HomeFWJ TakeawayResourcesArbitration – who pays the costs?

It is always important to have a full understanding of the various costs regimes before starting an arbitration process. Our brilliant team can advise you on this and more. Contact us today for help

It is vitally important to understand who bears the costs in an Arbitration process – our brilliant team at FWJ can help guide you through this.

As with any dispute, costs are often a very high concern for the parties. Costs can include:

  • legal representative fees;
  • expert’s fees, or
  • tribunal fees.

As arbitration is a contractual method of dispute resolution, the parties can pre-agree how costs are to fall. Usually this would either take the form of either both parties agreeing to bear their own costs, or for the loser to pay the winner’s costs. Curiously enough, this aspect of arbitration rarely makes it into an arbitration clause, leaving the parties at the mercy of the tribunal.

Wider powers of Arbitrators in England & Wales

In England and Wales, under the Arbitration Act 1996, arbitrators have far wider powers than the Court in ordering costs.

By way of example, success fees are not recoverable at Court (under Conditional Fee Agreements concluded after 1 April 2013), nor are any premiums payable under ATE insurance policies. However, the Arbitration Act allows under s59(1) c, makes provision for the arbitrator to award also the “legal or other costs of the parties”. Insofar as these costs are connected with the arbitration, they appear to be recoverable, as seen in Essar Oilfields Services Limited v Norscot Rig Management Pvt Limited (2016) QBD, where the winning party recovered not just the legal fees, but also the success fee which the winning party had to pay to a third party. This was not an insignificant sum, as it was 300% of the sum advanced by the funder to the winning party, equating some £1.94 million.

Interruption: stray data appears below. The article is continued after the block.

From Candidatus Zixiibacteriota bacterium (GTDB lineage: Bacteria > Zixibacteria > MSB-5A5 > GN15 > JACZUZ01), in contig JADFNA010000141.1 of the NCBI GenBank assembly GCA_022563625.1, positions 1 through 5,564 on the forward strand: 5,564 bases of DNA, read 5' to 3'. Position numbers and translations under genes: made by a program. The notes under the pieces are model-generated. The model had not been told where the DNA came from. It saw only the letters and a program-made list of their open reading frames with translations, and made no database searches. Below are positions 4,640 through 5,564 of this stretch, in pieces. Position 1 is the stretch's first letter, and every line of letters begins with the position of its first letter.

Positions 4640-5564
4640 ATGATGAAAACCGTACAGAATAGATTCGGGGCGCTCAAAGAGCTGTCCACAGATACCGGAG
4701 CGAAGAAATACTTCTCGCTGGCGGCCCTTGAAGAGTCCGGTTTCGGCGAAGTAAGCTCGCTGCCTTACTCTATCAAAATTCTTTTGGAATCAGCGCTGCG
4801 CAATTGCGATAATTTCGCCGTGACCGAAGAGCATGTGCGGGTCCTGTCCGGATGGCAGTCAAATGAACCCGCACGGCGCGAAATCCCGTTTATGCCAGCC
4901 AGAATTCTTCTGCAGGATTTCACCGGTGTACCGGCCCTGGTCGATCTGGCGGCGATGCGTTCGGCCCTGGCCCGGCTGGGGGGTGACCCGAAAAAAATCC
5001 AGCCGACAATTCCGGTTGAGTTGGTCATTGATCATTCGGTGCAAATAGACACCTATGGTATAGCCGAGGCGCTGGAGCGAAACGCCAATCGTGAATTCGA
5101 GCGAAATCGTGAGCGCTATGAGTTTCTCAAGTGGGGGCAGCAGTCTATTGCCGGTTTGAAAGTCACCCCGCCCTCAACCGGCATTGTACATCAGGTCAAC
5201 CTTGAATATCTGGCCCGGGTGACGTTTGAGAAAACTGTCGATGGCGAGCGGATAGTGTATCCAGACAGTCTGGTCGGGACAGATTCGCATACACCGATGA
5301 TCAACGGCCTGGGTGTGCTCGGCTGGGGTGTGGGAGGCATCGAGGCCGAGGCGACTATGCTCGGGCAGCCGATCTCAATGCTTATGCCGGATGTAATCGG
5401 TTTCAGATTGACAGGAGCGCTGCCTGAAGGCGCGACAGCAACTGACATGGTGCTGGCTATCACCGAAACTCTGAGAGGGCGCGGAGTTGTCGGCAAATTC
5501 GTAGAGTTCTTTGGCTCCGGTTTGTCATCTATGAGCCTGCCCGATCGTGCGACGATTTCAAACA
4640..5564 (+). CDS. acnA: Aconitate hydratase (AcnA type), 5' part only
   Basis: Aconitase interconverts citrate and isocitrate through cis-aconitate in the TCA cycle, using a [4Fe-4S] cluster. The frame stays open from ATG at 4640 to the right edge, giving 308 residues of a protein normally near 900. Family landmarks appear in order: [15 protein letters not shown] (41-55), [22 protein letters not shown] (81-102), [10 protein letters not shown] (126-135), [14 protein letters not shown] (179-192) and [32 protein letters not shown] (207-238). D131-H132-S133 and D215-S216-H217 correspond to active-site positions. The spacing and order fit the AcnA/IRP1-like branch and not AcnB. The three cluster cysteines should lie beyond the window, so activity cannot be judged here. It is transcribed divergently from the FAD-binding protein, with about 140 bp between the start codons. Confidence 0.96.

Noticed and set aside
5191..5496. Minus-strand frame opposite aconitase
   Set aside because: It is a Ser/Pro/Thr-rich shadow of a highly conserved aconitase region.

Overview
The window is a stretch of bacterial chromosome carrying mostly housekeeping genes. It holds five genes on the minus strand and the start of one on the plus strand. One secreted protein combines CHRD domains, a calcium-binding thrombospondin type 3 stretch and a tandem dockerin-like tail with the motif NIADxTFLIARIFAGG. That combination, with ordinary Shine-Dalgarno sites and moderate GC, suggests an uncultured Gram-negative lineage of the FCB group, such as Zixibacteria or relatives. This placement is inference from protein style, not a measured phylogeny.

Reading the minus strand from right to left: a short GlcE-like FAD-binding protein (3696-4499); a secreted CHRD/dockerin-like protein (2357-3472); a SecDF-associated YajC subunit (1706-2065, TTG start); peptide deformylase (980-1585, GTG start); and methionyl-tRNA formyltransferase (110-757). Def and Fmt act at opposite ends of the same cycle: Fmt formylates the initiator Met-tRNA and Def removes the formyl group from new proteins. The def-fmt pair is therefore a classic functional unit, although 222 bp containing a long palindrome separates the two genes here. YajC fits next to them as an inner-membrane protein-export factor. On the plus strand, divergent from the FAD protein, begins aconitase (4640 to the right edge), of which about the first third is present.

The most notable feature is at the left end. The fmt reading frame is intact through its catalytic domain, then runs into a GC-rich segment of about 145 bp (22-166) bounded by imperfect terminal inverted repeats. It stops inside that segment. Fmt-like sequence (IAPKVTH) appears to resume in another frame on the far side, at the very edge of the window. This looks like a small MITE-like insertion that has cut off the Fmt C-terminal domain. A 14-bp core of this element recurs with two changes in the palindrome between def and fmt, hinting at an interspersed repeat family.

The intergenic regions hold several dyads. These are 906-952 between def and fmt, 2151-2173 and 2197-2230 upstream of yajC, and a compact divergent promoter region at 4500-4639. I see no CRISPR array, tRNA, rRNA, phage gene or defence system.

In England and Wales, the default position under the Arbitration Act is that costs should be awarded to the winning party. This is also the case under the UNCITRAL Arbitration rules, but is not necessarily the default position in other jurisdictions or for different arbitral institutions, and parties must take care to investigate this further, ideally prior to drafting their arbitration clause or request for arbitration.


Whatever your Arbitration enquiry – our team has the expertise to help you. FWJ are experienced in helping clients domestically and internationally resolve their disputes through the use of Arbitration and regularly advice on the question of Arbitration costs. No matter what your claim or dispute – call our team of experts today and we can help.

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